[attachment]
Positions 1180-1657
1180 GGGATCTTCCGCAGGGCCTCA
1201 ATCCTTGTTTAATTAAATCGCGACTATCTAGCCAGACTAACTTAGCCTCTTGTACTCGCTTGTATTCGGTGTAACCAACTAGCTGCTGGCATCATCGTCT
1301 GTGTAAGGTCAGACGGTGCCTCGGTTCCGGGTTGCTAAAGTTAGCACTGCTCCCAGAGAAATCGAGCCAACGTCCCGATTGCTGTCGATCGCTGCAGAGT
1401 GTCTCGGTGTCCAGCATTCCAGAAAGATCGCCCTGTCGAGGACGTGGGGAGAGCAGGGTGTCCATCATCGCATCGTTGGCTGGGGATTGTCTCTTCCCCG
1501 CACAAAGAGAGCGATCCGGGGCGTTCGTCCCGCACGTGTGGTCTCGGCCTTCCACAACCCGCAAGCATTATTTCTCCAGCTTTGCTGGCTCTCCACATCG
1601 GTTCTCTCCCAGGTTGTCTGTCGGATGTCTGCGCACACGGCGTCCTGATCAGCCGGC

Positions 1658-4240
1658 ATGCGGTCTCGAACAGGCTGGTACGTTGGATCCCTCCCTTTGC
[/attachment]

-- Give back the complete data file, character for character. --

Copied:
Positions 1180-1657
1180 GGGATCTTCCGCAGGGCCTCA
1201 ATCCTTGTTTAATTAAATCGCGACTATCTAGCCAGACTAACTTAGCCTCTTGTACTCGCTTGTATTCGGTGTAACCAACTAGCTGCTGGCATCATCGTCT
1301 GTGTAAGGTCAGACGGTGCCTCGGTTCCGGGTTGCTAAAGTTAGCACTGCTCCCAGAGAAATCGAGCCAACGTCCCGATTGCTGTCGATCGCTGCAGAGT
1401 GTCTCGGTGTCCAGCATTCCAGAAAGATCGCCCTGTCGAGGACGTGGGGAGAGCAGGGTGTCCATCATCGCATCGTTGGCTGGGGATTGTCTCTTCCCCG
1501 CACAAAGAGAGCGATCCGGGGCGTTCGTCCCGCACGTGTGGTCTCGGCCTTCCACAACCCGCAAGCATTATTTCTCCAGCTTTGCTGGCTCTCCACATCG
1601 GTTCTCTCCCAGGTTGTCTGTCGGATGTCTGCGCACACGGCGTCCTGATCAGCCGGC

Positions 1658-4240
1658 ATGCGGTCTCGAACAGGCTGGTACGTTGGATCCCTCCCTTTGC